And that was well before the Russian Jews really started coming to America (hey, how did Eddie Murphy start?).  By the time Beth Hamedrash had bought the church on Norfolk Street, in 1885, Russian Jews – and eastern European Ashkenazi Jews in general – were coming to America in epic droves.  The catalyst was the assassination of Russia’s Tsar Alexander II – a liberal reformer and emancipator of the serfs.  His murder in 1881 – horrifically blown up by a bomb thrown at his feet – kicked off a reactionary backlash best epitomized by the Russian state’s pogroms against its Jews.  Paul Johnson in his epically amazing A History of the Jews writes, “Thus 1881 was the most important year in Jewish history since 1648, indeed since the expulsion of the Jews from Spain in 1492.  It’s consequences were so wide, and fundamental, that it must be judged a key year in world history too.” (If that kind of sentence don’t excite you, you’re not me.) Between 1881-1914 an estimated 2 million Jews moved to the United States; the Jewish population before 1881 had been something closer to 250,000.

And those newly-arriving Jews were very different than the quarter million that were already here.  Before 1881 most of the Jews in New York City specifically were middle class, English-speaking and, just as importantly, practitioners of the Reform movement – an attempt to adapt and reform Judaism for the modern era, first begun in Germany.  They were more or less assimilated into American culture, and they were happy about that.  The Ashkenazi Jews arriving now were largely Yiddish-speaking, Orthodox and very poor, and coming in such numbers that assimilation would be difficult.  Though again, Paul Johnson writes that in the end that may have been the blessing in disguise of these new immigrants, transforming American Jewry from “an exercise in gentility, doomed to mortify, into a vibrant creature of an entirely new kind – a free people, cradled in a tolerant republic, but shouting their faith and their nature from the rooftops of a city they turned into the greatest Jewish metropolis in the world – the nucleus of a power which in time would exert itself effectively on behalf of Jews throughout the world.”  Man, like all well written history, that kind of sentence gets me excited for what happens next.  Where did it start?  Where is it going?  Who wants a bagel?

St. James Place & Oliver Street

21 Jul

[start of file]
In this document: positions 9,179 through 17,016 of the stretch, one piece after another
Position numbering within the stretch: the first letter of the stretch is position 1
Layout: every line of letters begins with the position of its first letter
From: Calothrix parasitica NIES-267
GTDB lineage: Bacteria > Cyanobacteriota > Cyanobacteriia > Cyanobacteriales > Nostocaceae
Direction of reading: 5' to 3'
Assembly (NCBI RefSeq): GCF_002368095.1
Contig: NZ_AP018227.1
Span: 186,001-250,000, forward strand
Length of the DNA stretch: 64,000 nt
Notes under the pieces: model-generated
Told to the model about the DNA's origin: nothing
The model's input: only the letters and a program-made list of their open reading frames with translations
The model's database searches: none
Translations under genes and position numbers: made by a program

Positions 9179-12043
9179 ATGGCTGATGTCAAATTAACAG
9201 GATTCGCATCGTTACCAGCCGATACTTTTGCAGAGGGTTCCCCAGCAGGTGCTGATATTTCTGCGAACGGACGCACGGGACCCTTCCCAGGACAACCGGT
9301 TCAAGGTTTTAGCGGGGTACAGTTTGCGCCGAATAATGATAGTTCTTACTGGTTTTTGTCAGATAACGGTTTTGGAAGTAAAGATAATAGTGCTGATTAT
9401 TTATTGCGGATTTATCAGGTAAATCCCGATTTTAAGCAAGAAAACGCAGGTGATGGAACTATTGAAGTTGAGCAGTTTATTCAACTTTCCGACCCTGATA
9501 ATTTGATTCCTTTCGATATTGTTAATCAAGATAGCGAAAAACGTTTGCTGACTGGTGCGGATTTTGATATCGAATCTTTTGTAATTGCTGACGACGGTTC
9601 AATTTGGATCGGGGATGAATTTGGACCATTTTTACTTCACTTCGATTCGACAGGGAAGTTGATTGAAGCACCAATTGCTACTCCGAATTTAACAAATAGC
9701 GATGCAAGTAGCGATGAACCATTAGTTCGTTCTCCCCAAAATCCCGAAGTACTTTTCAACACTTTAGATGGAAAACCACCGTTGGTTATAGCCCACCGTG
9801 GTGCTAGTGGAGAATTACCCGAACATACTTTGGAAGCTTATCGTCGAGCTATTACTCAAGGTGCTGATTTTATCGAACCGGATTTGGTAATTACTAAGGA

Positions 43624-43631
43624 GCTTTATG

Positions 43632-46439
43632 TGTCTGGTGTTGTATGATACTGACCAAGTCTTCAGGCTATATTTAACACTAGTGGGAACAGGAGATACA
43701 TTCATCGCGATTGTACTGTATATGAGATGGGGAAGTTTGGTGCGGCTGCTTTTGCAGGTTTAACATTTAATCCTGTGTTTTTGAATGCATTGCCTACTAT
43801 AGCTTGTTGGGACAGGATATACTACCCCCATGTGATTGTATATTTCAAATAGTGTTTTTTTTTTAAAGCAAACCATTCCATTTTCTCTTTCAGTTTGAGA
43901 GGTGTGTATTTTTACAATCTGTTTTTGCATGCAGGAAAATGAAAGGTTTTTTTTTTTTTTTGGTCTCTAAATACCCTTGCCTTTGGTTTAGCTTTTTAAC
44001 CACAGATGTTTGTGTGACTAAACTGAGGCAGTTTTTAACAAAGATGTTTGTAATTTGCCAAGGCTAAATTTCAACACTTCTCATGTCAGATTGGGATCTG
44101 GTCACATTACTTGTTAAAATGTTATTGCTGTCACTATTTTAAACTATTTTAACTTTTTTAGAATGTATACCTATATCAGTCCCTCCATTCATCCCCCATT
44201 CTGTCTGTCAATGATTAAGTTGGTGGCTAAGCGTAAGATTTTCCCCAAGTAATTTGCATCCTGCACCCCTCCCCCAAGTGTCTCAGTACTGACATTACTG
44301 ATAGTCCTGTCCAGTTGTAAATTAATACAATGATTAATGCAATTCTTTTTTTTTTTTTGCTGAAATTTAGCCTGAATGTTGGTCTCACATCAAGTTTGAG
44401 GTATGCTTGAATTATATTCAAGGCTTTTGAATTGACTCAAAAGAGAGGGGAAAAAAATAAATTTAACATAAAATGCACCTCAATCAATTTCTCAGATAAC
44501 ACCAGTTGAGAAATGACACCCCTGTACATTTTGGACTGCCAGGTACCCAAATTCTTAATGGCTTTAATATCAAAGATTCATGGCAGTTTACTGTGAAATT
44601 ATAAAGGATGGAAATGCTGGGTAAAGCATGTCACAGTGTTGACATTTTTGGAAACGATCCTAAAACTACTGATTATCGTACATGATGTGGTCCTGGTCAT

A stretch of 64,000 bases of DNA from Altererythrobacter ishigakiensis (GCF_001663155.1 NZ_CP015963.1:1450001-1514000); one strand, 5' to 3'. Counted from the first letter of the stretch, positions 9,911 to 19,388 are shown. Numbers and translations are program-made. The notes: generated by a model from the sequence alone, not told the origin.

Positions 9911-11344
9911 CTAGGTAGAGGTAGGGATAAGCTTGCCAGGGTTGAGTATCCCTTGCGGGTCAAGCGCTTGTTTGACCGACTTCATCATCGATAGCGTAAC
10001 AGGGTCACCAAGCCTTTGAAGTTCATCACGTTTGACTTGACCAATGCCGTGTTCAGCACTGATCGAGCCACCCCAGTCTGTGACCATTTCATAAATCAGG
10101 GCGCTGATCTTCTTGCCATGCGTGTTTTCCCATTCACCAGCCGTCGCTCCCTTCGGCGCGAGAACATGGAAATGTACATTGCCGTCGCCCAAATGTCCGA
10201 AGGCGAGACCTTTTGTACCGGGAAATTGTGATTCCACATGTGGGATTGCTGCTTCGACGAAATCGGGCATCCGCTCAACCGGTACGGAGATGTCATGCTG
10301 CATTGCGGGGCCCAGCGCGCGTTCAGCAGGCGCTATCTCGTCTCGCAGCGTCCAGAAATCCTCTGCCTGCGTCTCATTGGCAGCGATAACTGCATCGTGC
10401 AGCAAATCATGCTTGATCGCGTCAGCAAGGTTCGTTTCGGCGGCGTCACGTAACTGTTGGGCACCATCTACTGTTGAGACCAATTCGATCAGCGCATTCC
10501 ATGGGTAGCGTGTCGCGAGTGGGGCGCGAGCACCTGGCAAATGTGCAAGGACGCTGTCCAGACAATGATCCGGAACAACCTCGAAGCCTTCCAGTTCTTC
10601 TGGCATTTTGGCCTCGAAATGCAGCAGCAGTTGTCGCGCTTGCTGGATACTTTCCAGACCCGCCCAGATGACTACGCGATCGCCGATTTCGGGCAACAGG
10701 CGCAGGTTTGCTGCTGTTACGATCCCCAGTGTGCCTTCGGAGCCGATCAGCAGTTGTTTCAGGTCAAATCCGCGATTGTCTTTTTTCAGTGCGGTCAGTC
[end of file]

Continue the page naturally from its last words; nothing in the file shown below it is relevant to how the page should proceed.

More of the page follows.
Who knew the fifties were so amazing?  I mean Fahrenheit-wise, not the decade (although also worth some contemplation – get high and think about it).  This past week has been a revelation; it’s already warm enough in the sun to wander aimlessly around outdoors, and the ability to wander aimlessly around outdoors exponentially increases your ability to pass the time with meaning, humor and consideration.  Sorry, I just liked the way those words sounded.  But the fifties rock!

Before winter came along I was getting into the Lower East Side, specifically the area below Canal and Grand Street, where the blocks run diagonal to the east-west grid and public housing tends to dominate the sky-line.  And now it’s warm enough to get back to exploring.  I’m particularly interested in the area known as Two Bridges, between the Manhattan and the Brooklyn Bridge, namely because of how close it is to the Civic Center.  I tend to think of the Civic Center and the Lower East Side as two neighborhoods that are further apart – first you have to pass through Chinatown, then Little Italy (what’s left of it), then hook a right for the LES.  This new approach is almost like a back door entrance.  Now sure, today this area is basically an extension of Chinatown, but historically it’s always been considered the Lower East.  That very proximity in fact played a role in the creation of the Civic Center to begin with.  The land north and east of City Hall was chosen as the site for various municipal buildings almost by default – the boggy ground (thanks to the old drained and buried Collect Pond) made the area undesirable for high-rise commercial development, and the slums of the Lower East Side made it an undesirable location for anything else.